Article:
At Miss Porter’s School, we understand the importance of representation to affirm our students’ experiences. While the numbers below reflect an important part of our journey toward an equitable and just community, they do not capture the totality of the School’s efforts. In addition to increasing the racial and ethnic diversity of our community to better reflect the world our students will shape, we must continue to build on our student and adult programs, embed anti-bias and anti-racist education into the curriculum, and listen to the feedback of our students, faculty, and families. Our responsibility to cultivate a more just institution is clear, and our community Call to Action guides us in rising to this challenge.
of Alumnae Board come from diverse racial/ethnic backgrounds* in 2021-22
of Trustees identify come from diverse racial/ethnic backgrounds* in 2021-22
of faculty come from diverse racial/ethnic backgrounds*
of student body are international students
of student body are domestic Students of Color
of employees come from diverse racial/ethnic backgrounds*
of senior administrators come from diverse racial/ethnic backgrounds*
I am the Chief Equity and Inclusion Officer at Miss Porter’s School, and in this role I oversee the institution-wide diversity, equity, and inclusion initiatives; collaborate with the Academic Office and the Student Life Office; and work on our faculty hiring and retention efforts. My role touches all areas of school life, from all-school programming such as speakers and workshops, to personal and professional development opportunities for adults and students. The fact that I get to work with all members of the community means that I get to intentionally think about what programming and educational opportunities different groups need and tailor the support from my office accordingly. This differentiated approach allows everyone to have their voice heard and see their role in conversations on equity and inclusion.
Previously, my role was part time, but with the growth of the programming as well as the needs of the community, it became clear that the position needed to be full time and front and center. While I do miss the math classroom at times, the work that I do with adults and students is incredibly rewarding. I get to work in a community that is living out its mission statement, and I know that teaching students about equity and inclusion helps us fulfill the promise of our mission statement to shape a changing world.
I noticed a few years ago that the work we were doing on campus was not accurately reflected by the words in our then diversity statement. Last year, the Office of Equity and Inclusion and the Equity and Inclusion Advisory Committee took on the task of drafting a new diversity, equity, and inclusion statement that would: better reflect the work that was currently being done; be more aligned with the Porter’s mission statement; and communicate to external and internal audiences the school’s ongoing commitment to diversity, equity, and inclusion.
We are the living legacy of Sarah Porter. At a time when women were undervalued, she created an intentional community for young women to gain greater agency in their lives. In doing so, Miss Porter’s School supported future pioneers and leaders to reach their full potential.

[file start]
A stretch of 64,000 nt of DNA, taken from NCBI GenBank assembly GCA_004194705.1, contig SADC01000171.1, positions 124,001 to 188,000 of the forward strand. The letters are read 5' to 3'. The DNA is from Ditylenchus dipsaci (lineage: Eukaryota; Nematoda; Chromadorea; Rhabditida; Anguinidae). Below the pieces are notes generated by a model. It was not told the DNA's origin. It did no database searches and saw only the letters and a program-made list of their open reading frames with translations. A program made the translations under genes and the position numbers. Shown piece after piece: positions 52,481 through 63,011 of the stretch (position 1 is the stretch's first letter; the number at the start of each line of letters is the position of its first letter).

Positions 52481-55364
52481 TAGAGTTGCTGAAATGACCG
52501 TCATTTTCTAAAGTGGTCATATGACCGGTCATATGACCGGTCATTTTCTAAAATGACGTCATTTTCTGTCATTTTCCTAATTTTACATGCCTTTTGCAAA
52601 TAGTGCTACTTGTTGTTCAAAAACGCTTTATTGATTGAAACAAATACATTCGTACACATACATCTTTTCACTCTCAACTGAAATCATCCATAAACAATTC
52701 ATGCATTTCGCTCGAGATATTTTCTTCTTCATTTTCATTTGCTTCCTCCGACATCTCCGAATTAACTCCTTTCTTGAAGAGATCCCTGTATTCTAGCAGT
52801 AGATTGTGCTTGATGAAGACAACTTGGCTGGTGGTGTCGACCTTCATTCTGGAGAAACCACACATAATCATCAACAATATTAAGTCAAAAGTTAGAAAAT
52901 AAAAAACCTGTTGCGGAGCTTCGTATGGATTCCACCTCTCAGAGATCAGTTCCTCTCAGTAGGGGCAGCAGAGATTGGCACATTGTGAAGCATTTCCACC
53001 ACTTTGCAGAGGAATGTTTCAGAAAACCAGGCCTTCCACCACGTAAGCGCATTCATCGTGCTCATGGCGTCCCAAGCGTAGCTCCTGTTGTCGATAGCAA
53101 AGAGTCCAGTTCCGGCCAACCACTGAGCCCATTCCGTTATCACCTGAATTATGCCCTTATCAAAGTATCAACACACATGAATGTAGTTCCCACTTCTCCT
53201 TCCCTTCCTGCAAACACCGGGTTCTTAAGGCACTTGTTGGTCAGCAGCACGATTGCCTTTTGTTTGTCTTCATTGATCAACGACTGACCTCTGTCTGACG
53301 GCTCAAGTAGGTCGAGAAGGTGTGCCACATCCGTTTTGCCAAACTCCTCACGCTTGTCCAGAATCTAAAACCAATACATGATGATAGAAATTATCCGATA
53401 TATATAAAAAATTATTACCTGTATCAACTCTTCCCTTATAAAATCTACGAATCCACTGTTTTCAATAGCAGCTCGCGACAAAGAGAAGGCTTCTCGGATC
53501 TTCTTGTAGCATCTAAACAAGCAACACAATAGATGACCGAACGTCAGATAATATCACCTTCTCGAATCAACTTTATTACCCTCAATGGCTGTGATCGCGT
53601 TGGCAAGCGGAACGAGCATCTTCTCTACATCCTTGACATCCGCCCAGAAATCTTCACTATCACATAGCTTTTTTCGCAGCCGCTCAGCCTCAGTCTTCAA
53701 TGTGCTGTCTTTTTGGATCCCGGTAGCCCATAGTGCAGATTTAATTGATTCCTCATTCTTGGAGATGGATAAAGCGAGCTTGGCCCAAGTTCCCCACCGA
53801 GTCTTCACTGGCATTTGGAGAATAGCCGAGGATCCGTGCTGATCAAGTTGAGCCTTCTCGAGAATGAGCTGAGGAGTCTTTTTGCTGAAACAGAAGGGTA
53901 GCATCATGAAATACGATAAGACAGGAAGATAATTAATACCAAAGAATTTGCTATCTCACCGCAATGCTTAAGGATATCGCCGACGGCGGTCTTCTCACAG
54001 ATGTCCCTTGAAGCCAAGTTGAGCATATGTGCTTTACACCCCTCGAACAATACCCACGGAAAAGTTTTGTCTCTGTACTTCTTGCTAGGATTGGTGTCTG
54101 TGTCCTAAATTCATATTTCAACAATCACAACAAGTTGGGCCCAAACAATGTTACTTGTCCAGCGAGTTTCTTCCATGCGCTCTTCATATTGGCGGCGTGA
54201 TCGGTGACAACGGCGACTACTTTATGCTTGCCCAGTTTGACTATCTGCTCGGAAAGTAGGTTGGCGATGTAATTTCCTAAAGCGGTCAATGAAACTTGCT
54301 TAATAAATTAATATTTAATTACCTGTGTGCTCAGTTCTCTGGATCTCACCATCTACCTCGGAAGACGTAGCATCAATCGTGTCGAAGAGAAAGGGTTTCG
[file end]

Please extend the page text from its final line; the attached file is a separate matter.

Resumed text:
While Sarah Porter’s vision was radically brave in nature, it was not accessible to all women. In order to fully realize an inclusive vision of education for all young women, we must interrogate our history while cultivating the future of our community.
Like our founder, we are both bold in our desire for change and limited by the scope of our experience. To expand Sarah Porter’s vision to be more fully inclusive and equitable, we must:
The Equity and Inclusion Call to Action acknowledges the history, responsibility, necessary commitment, inherent difficulties, and possible action steps the institution and its constituents must take. This statement captures a more complete picture of the complex nature of diversity, equity, and inclusion work in independent schools in general, and specifically at Miss Porter’s School. It is aspirational while also making space for growth, learning, and healing for all constituents.
Taking the words of the call to action and bringing them to life will take the entire school community’s effort and support. It starts by looking at our policies and practices and ensuring that they affirm all members of our community. It requires us to check our blind spots and learn about our biases so that we can make the most equitable decisions for the community and for the program. This happens in partnership with my colleagues, who know that equity work cannot happen in a silo. You’ll see us throughout the year taking a deep dive into student life and thinking about what a community “rooted in the inherent worth and dignity of each member” truly looks like. In the classroom, we’ll continue to have challenging conversations, learn about the world we navigate, and think about what this means for our students while at Porter’s, but also what it means once they graduate and live their full lives. All of this requires us to be willing to talk about what has worked, and what has not; who was affirmed and seen, and who was missing and excluded. It requires us as a school to hold the promise of the mission statement together with the obligation of the call to action to continue to build a Miss Porter’s School community rooted in belonging and inclusion.